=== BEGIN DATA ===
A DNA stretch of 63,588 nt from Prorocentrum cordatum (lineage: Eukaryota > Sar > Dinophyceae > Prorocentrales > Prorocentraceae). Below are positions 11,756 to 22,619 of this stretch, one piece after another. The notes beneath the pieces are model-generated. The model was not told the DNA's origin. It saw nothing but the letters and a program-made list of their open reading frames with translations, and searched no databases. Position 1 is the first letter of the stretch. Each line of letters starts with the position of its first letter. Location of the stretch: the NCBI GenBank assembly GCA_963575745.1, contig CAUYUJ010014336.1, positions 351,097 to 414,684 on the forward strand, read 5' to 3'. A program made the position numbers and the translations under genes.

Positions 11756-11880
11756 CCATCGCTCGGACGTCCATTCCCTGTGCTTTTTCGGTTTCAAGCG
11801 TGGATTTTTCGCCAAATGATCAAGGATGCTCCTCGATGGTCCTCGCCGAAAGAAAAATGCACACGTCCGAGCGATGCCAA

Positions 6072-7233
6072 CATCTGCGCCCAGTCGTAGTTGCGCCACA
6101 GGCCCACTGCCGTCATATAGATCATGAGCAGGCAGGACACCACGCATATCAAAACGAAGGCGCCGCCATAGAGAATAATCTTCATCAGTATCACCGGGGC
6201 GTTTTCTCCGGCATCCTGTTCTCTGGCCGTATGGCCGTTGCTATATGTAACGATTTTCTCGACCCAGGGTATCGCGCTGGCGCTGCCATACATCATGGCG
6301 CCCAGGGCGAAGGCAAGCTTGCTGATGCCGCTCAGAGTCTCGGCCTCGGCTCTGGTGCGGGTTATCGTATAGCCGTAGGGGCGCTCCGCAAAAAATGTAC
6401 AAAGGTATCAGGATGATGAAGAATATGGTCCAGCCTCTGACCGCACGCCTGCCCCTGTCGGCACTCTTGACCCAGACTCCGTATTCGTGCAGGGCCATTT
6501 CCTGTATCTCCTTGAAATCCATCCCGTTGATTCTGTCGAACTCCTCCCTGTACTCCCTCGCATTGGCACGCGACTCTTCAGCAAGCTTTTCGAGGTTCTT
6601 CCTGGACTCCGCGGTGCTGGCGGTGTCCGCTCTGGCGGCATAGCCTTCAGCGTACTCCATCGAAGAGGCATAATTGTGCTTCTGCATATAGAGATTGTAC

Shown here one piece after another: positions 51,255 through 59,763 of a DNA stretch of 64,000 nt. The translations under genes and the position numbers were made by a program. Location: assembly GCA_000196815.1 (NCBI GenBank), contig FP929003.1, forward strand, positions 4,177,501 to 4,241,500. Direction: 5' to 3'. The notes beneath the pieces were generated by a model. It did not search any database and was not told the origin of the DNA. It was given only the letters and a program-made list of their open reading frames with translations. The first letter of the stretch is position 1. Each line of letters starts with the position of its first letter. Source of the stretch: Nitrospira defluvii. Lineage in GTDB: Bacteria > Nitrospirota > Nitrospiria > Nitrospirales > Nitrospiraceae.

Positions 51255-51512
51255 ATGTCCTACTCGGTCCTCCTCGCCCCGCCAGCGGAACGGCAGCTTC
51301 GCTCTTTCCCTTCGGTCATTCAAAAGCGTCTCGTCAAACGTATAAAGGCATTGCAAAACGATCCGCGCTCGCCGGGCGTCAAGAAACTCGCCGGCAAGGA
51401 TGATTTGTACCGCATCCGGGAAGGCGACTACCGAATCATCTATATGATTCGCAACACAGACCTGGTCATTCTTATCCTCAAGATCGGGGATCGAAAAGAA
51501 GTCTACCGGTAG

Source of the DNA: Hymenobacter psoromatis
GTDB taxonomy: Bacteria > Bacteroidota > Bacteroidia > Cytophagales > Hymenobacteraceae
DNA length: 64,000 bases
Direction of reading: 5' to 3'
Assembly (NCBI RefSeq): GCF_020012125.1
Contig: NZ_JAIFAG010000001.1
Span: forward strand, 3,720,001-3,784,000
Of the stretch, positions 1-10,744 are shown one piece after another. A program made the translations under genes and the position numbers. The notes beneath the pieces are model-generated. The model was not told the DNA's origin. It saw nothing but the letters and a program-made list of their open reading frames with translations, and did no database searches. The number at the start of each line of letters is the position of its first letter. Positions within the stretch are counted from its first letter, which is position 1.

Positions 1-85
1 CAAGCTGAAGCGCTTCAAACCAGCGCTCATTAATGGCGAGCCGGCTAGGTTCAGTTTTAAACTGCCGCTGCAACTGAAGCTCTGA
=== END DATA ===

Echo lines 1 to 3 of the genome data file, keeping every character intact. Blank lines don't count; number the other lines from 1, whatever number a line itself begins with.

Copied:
A DNA stretch of 63,588 nt from Prorocentrum cordatum (lineage: Eukaryota > Sar > Dinophyceae > Prorocentrales > Prorocentraceae). Below are positions 11,756 to 22,619 of this stretch, one piece after another. The notes beneath the pieces are model-generated. The model was not told the DNA's origin. It saw nothing but the letters and a program-made list of their open reading frames with translations, and searched no databases. Position 1 is the first letter of the stretch. Each line of letters starts with the position of its first letter. Location of the stretch: the NCBI GenBank assembly GCA_963575745.1, contig CAUYUJ010014336.1, positions 351,097 to 414,684 on the forward strand, read 5' to 3'. A program made the position numbers and the translations under genes.

Positions 11756-11880
11756 CCATCGCTCGGACGTCCATTCCCTGTGCTTTTTCGGTTTCAAGCG